Friday, 24 June 2011 00:00
Amtrak’s senior management team kept a low profile last month as Long Island Rail Road (LIRR) commuters spent four long days (May 9-12) waiting for Amtrak to repair what was originally reported to have been a minor derailment in an Amtrak-owned East River tunnel.
The federally-supported Amtrak’s ability to hide from public view during that crisis was aided by a quiet New York Congressional delegation, which said little as dozens of trains were canceled and LIRR commuters crammed into packed cars. Amtrak only pays attention to federal lawmakers, I wrote at the time. Recent events prove how true this is.
Rep. John Mica (R-Florida) and Rep. Bill Shuster (R-Pennsylvania) have indicated they’ll introduce a bill this week in the U.S. House of Representatives that would transfer all Amtrak assets in the Northeast Corridor to the U.S. government. Created by Congress in 1970, Amtrak is an independently run corporation. Its preferred stock is owned by the U.S. government. Under the terms of this legislation, Congress would create a committee to solicit bids from private transportation companies to assess which entity is best equipped to succeed Amtrak as the operator of trains along the corridor, a 450-plus mile stretch extending to Boston from Washington, D.C. Amtrak reports that more than 35 percent of its travelers nationwide in 2010 took Northeast Corridor trains, a figure constituting 10.4 million of its 28.7 million total passengers. I should say at this point that the U.S. House proposal has little chance of becoming law because neither the Obama administration nor the Democrat-controlled U.S. Senate is in any rush to privatize enterprises, which rely on federal funding.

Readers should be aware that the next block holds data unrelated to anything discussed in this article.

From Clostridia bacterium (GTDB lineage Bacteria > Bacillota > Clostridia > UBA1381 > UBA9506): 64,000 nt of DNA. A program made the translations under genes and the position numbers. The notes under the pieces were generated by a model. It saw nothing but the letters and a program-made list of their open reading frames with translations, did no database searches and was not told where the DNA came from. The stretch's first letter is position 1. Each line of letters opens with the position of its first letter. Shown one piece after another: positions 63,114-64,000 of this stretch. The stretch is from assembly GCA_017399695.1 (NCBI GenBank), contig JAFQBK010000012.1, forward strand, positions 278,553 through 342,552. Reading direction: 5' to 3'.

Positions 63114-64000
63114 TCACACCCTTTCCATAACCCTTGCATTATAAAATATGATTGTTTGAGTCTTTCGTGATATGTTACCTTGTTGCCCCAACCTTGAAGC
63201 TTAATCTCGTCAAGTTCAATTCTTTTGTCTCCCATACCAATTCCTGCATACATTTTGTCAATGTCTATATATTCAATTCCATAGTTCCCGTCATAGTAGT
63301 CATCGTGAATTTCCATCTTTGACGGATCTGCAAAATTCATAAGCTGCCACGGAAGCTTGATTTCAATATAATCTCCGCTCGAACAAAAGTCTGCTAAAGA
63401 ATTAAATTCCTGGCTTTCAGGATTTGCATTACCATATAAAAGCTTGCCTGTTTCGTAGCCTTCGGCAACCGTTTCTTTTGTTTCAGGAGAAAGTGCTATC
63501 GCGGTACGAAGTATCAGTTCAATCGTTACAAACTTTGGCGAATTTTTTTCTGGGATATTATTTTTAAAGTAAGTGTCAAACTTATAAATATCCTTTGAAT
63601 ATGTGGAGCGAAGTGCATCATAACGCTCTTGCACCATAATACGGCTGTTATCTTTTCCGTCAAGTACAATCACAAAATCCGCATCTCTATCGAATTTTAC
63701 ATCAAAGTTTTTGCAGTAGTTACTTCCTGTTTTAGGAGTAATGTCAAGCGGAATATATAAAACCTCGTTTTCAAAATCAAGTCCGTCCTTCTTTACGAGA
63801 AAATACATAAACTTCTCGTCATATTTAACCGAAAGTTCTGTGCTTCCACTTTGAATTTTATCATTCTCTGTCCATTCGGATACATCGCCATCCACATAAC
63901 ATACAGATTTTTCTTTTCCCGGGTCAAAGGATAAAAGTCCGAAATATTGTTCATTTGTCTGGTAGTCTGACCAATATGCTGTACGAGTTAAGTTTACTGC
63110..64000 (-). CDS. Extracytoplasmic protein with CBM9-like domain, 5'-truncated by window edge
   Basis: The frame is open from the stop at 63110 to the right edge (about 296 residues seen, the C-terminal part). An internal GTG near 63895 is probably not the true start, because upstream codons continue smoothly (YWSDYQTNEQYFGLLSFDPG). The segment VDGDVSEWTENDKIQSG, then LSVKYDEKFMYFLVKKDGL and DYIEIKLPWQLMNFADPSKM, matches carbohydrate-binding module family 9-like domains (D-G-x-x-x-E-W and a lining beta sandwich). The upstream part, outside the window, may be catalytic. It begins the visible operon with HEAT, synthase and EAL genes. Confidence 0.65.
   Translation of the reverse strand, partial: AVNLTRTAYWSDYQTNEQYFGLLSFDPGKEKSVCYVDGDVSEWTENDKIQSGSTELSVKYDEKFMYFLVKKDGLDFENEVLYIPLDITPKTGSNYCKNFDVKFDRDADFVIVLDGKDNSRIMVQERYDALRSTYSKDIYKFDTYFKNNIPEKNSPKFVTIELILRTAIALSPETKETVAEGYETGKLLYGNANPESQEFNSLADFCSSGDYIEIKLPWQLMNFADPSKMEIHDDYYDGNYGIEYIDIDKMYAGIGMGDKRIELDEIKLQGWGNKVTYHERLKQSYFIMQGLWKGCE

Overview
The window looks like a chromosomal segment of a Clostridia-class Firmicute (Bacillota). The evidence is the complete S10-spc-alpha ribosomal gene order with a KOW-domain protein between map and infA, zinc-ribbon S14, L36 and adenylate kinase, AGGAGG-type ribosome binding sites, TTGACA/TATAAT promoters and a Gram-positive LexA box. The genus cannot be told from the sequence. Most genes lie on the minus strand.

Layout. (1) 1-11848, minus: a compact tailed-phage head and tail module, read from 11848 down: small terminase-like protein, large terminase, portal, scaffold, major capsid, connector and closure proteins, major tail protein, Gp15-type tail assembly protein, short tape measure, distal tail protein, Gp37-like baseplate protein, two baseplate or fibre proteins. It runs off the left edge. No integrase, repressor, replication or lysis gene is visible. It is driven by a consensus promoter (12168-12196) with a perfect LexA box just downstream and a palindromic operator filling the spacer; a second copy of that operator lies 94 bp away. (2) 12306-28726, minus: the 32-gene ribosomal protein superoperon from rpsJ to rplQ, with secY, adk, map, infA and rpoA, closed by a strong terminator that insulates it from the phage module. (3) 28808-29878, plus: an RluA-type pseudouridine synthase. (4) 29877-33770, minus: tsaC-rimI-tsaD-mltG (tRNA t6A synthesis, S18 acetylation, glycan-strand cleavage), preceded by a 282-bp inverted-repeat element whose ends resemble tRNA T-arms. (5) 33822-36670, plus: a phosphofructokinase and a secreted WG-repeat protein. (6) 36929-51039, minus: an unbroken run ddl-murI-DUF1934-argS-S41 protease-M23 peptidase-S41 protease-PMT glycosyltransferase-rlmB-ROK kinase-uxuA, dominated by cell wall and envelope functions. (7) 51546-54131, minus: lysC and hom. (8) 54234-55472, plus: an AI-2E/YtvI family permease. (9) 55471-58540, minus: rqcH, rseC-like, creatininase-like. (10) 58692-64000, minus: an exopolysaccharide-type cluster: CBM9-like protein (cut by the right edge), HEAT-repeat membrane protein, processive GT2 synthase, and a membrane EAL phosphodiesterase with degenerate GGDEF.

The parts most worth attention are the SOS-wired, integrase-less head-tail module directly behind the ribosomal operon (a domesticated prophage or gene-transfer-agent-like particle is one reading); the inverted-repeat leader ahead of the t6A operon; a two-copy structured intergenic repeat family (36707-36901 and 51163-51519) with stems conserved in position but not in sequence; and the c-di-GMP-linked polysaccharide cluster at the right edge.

Nonetheless, Amtrak leapt into action upon hearing this bill was in the works, with its spokesman telling The Wall Street Journal last week the Mica-Shuster proposal would “take Amtrak apart.”
Amtrak argues that, if it didn’t have to operate long-distance service trains to rural parts of the U.S., it could turn a profit. Federal taxpayers just have to support Amtrak’s operations, they believe, because it is in the public interest to keep unprofitable routes operating so someone in the middle of nowhere can take a train wherever they’d like to go. To support the status quo, Amtrak president and CEO Joseph Boardman asked Congress in April 2011 for $2.2 billion in the next fiscal year to fund Amtrak’s operations.
“For some policymakers, the benefits of long-distance service aren’t clear, and in this political and economic climate, there will be more questions on this topic,” Mr. Boardman wrote, in his June 2011 Train of Thought column, which appears monthly in an Amtrak newsletter aimed at Amtrak employees. “Long-distance service provides the framework for national connectivity and mobility, connecting communities that don’t have the options that big metropolitan areas take for granted. Similarly, they provide people in underserved areas connections to other modes of transportation.”
Tired of being addressed in a condescending manner, is it any wonder ‘some policymakers’ want to transfer to the private-sector the most valuable piece of Mr. Boardman’s Amtrak portfolio and avert having to hear any more civics lessons from him?
Mike Barry, a corporate communications consultant, has worked in government and journalism. Email: MFBARRY@optonline.net